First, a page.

Buffer overflow exploitation in Quick Player 1.3 (unicode & SEH)


Oct 06, 2020
by Quentin
Categories: REVEN -
Tags: Reverse Engineering - REVEN - Exploit - Buffer overflow -




In this article, we will talk about the exploitation of a buffer overflow in Quick Player 1.3 leading to an arbitrary code execution, and how we fixed an already existing exploit using REVEN.

We will first present the exploit, then explain why it did not work at first, and how we fixed it. Then, we will provide some insight on the trace of what happened during the execution.

The exploit

The exploit was published on exploit-db on June the 8th, 2020 by Felipe Winsnes. It exploits a buffer overflow in order to override an SEH structure and allow the attacker to execute arbitrary code during the next exception.

A particularity of this exploit is that it must go through a call to MultiByteToWideChar, so the code has to be executable even after being transformed into UTF-16 (basically, we will have a 0x00 appended to every one byte). So, the shellcode will be generated using msfvenom and all the hard-coded data in the exploit should support this.

The exploit takes the form of a crafted .m3l file containing characters acting as alignments/padding, the hard-coded address of a ROP gadget that will be written in place of the SEH handler, a prelude to the shellcode, and the shellcode itself, generated with msfvenom. The exploit simply displays a message box.

We know the adress of the ROP gadget because Quick Player 1.3 isn’t using ASLR, it also doesn’t use SafeSEH so we can override the SEH structure without any worries.

The prelude of the shellcode is using esp, adding 0x700 to it (using an addition and a substraction due to the unicode constraint), and then pushing it into the stack before doing a ret. It can do that because the buffer is on the stack, so hopefully after the ret the control flow should have jumped to the start of our shellcode.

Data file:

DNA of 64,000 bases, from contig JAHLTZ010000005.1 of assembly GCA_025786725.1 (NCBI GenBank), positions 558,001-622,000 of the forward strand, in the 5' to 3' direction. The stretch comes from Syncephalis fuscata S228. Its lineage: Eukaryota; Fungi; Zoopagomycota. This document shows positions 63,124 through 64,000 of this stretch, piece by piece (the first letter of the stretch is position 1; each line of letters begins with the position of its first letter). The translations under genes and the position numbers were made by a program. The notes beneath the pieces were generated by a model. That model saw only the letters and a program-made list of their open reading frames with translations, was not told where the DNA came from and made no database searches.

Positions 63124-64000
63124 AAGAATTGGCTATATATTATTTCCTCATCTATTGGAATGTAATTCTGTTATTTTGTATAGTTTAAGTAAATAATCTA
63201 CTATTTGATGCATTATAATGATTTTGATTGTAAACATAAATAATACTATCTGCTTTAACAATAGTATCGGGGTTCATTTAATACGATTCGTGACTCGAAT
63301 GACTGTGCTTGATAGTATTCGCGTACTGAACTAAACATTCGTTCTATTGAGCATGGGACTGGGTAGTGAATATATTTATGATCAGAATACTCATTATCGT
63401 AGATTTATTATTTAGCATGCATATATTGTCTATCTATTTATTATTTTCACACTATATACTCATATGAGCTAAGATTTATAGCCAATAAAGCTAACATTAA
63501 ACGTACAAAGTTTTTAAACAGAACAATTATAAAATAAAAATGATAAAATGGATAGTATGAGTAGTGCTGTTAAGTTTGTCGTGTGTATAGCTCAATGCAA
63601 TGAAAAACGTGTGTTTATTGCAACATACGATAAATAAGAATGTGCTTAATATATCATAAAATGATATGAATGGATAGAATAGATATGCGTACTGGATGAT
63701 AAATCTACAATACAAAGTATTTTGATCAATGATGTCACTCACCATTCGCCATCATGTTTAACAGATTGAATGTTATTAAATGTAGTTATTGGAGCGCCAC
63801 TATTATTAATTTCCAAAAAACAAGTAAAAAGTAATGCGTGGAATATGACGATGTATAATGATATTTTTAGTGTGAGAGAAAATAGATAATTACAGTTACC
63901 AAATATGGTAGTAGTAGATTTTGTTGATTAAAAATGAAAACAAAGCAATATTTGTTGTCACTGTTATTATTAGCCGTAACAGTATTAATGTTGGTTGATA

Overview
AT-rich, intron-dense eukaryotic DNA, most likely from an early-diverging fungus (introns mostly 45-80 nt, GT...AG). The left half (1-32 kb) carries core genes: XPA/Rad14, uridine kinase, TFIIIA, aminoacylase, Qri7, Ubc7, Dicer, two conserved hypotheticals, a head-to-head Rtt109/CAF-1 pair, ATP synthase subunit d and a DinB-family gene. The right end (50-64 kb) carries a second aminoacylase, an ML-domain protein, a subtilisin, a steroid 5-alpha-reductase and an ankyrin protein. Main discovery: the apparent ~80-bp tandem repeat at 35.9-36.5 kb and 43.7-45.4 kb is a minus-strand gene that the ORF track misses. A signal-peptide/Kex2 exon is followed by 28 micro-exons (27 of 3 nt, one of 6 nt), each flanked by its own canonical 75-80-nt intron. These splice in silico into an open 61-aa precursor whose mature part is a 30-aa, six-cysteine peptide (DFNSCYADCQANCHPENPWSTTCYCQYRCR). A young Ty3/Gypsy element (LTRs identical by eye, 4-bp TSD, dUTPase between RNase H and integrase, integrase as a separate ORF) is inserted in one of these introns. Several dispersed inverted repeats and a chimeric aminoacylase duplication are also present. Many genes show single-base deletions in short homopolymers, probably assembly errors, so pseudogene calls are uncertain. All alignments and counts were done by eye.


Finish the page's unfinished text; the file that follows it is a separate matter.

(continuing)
The fix

Misaligned shellcode

I used QEMU to record a scenario of the exploit, unfortunately the message box wasn’t displayed. So, what happened? To answer this question we can use REVEN to analyze the trace.

We know that the address 0x4100f2 will be executed because it is the start of the ROP chain. If we look for it using REVEN’s executed address search, we can see it being executed. After the ROP chain we can also see the prelude leading to the final ret which should start executing the shellcode.

Broken trace

As you can see in this trace, the shellcode is starting with a push ecx at the address 0x12e440. What is weird is that according to our exploit the shellcode should start with the byte 0x50 corresponding to the instruction push eax. Is it possible that we are jumping in the middle of the shellcode or somewhere else entirely?

We can find the answer by looking at the memory in the Hexdump widget at address 0x12e440 and checking that it looks like the shellcode, and if so finding its start address.

Hexdump shellcode

As we can see in the hexdump we are just jumping in the middle of the shellcode instead of the beginning. The blue highlighted byte is the push ecx and the orange highlighted bytes are the start of the shellcode. The start of the shellcode is actually located at 0x12e2e8.

Above, I explained that the address of the shellcode is computed from esp by adding 0x22002000 to it and substracting 0x22001900 to it (so basically adding 0x700 to esp). This comes from the constraint that this code should work after being converted to UTF-16.

With this constraint in mind, it is impossible to change the addition/substraction to substract 0x5A8 (0x12e440 - 0x12e2e8 - 0x100). We can only change it to multiples of 0x100.

The shellcode is padded with multiple A in the final file, precisely it is padded with 117 A after the prelude. To move the shellcode to 0x12e440 we need to do a basic substraction, 0x12e440 - 0x12e2e8 is 254 (so 172 in the file as it will be doubled in size during the conversion to UTF-16). But we can’t remove 172 bytes of padding as we only have 117 A of padding.

What we can do is change the addition/substraction to jump to 0x12e340 instead of 0x12e440 as we will be able to remove 44 bytes of padding (0x12e340 - 0x12e2e8 is 88, so 44 bytes in the file).

The diff of the python file of the exploit is the following:

--- 48564.py    2020-06-12 10:44:09.208478310 +0200
+++ 48564_updated.py    2020-06-12 10:44:12.468491902 +0200
@@ -77,14 +77,14 @@
 alignment += "\x58\x71"       # pop eax, padding
 alignment += "\x05\x20\x22"   # add eax, 0x22002000
 alignment += "\x71"           # Padding
-alignment += "\x2D\x19\x22"   # sub eax, 0x22001900
+alignment += "\x2D\x1a\x22"   # sub eax, 0x22001a00
 alignment += "\x71"           # Padding
 alignment += "\x50\x71"       # push eax, padding
 alignment += "\xC3"           # retn

 ret = "\x71\x41" + "\xF2\x41" # 0x004100f2 : pop esi # pop ebx # ret 0x04 | startnull,unicode {PAGE_EXECUTE_READWRITE} [Quick Player.exe] ASLR: False, Rebase: False, SafeSEH: False, OS: False, v1.3.0.0 (C:\Program Files\Quick Player\Quick Player.exe)